Spoiler Free Summary: A Family Tradition by Ian J. Malone is the tenth story in the Four Horsemen anthology, For a Few Credits More. Taylor is a young man trying to keep his past quiet, but the nightmares of his older brother won’t go away, and he’s about to receive an offer that he never expected.
Character: What I like about this is that Taylor’s story is powerful even without what I think is context fans of the world will have. This story is strong just on the power of Taylor’s guilt and his memory for his brother. My thought is (and I’d love it if fans of the universe could confirm or bust my theory) that Taylor is a much more relevant character than just a solid solo story. Of all the stories in the anthology (though this isn’t one of my top three) this is the story that made it most tempting to delve into the universe. Taylor’s depth and conflict are the reasons why.
Exposition: When I started reading this, I really thought I was in for ten pages of back story that would really drag the story down, so I was really impressed when I realized that wasn’t the case. Sure, the story does have some info-dumps, but not nearly as much as a lesser writer would have trying to help the reader connect. For any author looking to study “show don’t tell” this is a solid story to read to find out how it’s done.
World building: Honestly, this is where the story fell short. Yes, I’m glad I didn’t get a multi-page pile of exposition on who these guys are and their relevance, I also didn’t really understand the scope of this story. If my theory above is true, than this is just a problem for those who, like me, didn’t read the rest of the saga. However, if the same theory is true, fans of the saga will enjoy this little peak into a character’s origin.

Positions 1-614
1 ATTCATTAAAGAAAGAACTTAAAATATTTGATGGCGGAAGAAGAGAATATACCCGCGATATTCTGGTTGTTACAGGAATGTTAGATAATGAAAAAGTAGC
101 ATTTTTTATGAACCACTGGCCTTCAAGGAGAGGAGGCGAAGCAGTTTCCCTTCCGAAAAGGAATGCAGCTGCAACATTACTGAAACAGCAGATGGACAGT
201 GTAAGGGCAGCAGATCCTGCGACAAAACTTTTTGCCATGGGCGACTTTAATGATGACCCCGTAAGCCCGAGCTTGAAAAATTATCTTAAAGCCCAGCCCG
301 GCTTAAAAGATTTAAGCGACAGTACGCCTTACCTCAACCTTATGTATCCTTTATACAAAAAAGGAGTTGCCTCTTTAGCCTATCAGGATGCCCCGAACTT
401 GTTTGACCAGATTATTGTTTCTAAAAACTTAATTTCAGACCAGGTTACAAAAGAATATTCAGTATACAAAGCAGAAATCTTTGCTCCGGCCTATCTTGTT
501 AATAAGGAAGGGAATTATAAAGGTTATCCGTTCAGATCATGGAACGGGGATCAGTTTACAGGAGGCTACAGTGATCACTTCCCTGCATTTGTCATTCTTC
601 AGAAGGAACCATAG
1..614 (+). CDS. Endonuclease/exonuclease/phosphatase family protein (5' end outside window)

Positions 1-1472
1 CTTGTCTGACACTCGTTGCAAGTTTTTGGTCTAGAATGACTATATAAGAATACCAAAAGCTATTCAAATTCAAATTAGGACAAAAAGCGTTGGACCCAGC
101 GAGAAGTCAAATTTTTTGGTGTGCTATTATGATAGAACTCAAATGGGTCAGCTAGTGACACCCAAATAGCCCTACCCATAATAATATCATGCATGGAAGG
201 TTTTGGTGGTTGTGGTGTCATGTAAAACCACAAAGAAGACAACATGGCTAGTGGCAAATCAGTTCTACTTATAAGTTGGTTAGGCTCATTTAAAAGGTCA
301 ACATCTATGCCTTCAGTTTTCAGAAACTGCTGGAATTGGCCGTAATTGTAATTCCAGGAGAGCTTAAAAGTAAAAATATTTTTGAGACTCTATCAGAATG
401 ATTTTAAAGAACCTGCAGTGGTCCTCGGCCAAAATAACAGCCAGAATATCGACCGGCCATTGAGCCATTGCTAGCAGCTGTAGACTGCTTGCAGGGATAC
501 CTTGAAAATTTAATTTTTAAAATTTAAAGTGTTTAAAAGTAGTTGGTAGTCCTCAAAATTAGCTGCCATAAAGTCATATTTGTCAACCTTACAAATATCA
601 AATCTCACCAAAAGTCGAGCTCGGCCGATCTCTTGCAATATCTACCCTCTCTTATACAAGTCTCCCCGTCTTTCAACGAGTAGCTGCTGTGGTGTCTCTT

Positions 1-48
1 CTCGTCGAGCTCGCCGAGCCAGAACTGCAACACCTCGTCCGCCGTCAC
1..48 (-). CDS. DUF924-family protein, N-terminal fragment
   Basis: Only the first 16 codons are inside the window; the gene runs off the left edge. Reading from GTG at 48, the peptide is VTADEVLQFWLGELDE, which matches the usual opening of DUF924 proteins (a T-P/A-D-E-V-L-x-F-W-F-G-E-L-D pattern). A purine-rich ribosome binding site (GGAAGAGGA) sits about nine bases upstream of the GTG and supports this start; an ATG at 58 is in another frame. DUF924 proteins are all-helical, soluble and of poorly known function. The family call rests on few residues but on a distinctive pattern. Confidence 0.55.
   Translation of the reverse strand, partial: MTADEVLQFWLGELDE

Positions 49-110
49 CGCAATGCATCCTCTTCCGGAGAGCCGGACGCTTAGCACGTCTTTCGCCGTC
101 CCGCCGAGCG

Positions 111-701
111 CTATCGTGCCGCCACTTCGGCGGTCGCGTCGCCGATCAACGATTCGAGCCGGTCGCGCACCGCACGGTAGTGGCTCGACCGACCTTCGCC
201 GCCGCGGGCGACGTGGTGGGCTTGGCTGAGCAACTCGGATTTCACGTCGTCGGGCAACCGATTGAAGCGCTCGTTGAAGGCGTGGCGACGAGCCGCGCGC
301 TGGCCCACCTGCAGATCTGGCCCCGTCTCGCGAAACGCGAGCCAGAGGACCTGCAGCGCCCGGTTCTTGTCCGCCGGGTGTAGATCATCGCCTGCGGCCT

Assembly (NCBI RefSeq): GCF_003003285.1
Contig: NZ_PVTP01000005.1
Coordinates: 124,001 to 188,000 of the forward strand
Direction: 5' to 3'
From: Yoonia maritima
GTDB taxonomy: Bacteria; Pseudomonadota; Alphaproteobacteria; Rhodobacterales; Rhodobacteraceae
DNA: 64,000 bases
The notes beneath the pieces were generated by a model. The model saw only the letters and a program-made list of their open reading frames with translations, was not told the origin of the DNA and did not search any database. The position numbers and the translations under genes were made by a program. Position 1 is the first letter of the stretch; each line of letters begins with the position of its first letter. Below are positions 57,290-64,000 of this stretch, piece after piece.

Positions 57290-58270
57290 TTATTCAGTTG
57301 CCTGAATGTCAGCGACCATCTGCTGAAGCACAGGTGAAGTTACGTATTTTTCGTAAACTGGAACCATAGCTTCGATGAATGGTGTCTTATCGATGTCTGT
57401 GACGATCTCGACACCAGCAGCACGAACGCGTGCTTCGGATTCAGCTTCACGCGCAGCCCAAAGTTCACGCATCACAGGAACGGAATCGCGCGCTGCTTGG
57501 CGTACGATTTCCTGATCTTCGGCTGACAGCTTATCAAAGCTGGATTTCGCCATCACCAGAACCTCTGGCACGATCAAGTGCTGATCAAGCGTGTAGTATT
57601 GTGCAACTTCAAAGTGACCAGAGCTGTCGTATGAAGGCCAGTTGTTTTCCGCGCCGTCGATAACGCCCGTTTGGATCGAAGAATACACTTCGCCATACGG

Dialogue: This was also a bit of a low for me. One of the pivotal plot points required dialogue, and it just didn’t hit with me. Perhaps it was the shorter nature of the story. I don’t recall that many internal narrative beats either. Ultimately, the conversation didn’t amp up the emotion, and when your plot point is based on dialogue, you really need that.
Description: This was just fine for me. I could have even used a bit more detail in the scenes, but I’d rather have “a little less than I’d like” than anything close to “more than I need.” It didn’t detract from the story, but I’d be lying if I said it added to it either.
Overall: This is an emotionally powerful story that would be orders of magnitude more powerful if the reader already had a connection with the story. Fans of the series who (perhaps) recognize this character and his unit will truly love this little vignette. However, people who know less will still enjoy it if they like character drama or moment of truth stories. I truly would like to know if my theory is right, and if it is, what was your opinion of this story?
Thanks for reading,
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